Natural-gas futures tapped fresh record prices on Wednesday in the U.K. and Europe, but were seen pulling back substantively on reports of increased supplies from Russia.
Which companies are in focus?
- Facebook Inc. shares edged 0.5% higher after the Wall Street Journal reported that it slowed the rollout of new products in recent days, people familiar with the matter said, as media reports and congressional hearings related to a trove of internal documents show harms from its platforms.
- Shares of Palantir Technologies Inc. climbed 2.4% after the data-software company said it won an $823 million Army contract.
- Shares of Camber Energy Inc. CEI tumbled 26% in active trading Wednesday morning, putting them on track to shed more than two-thirds of their value in four days.
- Office Depot has announced its “20 Minute Pickup Promise,” which will make orders placed on the retailer’s website or mobile app available for in-store or curbside pickup in 20 minutes or the customer will receive a discount on their next qualifying purchase.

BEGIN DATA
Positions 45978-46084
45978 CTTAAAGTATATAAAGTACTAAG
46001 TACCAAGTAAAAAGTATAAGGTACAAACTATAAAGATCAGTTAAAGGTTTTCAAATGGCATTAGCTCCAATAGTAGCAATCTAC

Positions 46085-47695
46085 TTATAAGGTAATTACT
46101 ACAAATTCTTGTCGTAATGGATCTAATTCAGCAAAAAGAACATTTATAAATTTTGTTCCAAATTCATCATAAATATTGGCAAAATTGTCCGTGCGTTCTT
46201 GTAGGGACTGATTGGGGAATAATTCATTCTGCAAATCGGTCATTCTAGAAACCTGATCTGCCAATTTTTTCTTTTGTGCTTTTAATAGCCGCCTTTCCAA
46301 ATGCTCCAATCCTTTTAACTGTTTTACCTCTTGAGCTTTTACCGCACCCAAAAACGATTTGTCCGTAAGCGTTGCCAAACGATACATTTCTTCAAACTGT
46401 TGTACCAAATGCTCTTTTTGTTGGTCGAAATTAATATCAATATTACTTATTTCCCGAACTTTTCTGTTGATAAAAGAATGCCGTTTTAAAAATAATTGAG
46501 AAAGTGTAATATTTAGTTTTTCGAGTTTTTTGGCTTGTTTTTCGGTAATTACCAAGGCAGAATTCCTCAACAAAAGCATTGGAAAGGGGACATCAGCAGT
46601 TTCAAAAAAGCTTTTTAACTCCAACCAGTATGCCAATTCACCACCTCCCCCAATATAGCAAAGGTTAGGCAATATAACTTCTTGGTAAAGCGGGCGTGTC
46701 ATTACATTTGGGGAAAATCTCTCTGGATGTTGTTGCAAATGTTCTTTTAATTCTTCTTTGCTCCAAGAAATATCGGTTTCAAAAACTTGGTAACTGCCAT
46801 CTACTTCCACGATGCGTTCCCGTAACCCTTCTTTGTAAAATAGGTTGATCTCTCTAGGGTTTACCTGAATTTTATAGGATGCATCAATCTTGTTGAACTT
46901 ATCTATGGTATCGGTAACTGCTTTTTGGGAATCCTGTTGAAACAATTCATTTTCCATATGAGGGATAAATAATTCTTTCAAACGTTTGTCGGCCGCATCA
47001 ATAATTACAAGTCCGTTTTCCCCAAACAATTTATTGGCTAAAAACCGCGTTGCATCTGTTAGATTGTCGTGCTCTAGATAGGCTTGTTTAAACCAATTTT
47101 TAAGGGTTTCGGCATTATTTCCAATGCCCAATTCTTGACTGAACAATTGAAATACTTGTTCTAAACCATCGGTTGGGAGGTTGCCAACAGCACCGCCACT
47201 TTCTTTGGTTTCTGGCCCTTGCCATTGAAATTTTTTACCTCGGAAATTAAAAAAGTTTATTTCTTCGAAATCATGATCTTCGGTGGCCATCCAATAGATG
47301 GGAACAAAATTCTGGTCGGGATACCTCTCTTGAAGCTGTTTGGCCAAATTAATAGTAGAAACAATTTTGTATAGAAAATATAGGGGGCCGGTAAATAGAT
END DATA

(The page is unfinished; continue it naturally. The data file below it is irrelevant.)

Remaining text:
- Allbirds Inc. has shifted the language on its sustainability framework in the latest amendment to its IPO prospectus.
- Shares of Voyager Therapeutics Inc. VYGR rocketed 57% higher Wednesday, after closing at a record low in the previous session, as the gene-therapy company announced a license option agreement with Pfizer Inc. PFE that could valued at more than $600 million.
- General Motors Co. GM and General Electric Co. GE said Wednesday that they signed a memorandum of understanding (MOU) to improve supplies of rare earth materials, magnets, copper and electrical steel used in making electric vehicles and renewable energy equipment.
How are other assets trading?
- Oil futures fell, with the U.S. benchmark down 2% to $77.35 a barrel. Gold futures closed 0.05% lower to settle at $1,761.80 an ounce.
- In Europe, the Stoxx Europe 600 finished 1% lower, while London’s FTSE 100 dropped 1.2%.
- The Hang Seng Index closed down 0.5% in Hong Kong, while Japan’s Nikkei 225 dropped 1%. Markets in China remain closed for a holiday.
Barbara Kollmeyer contributed reporting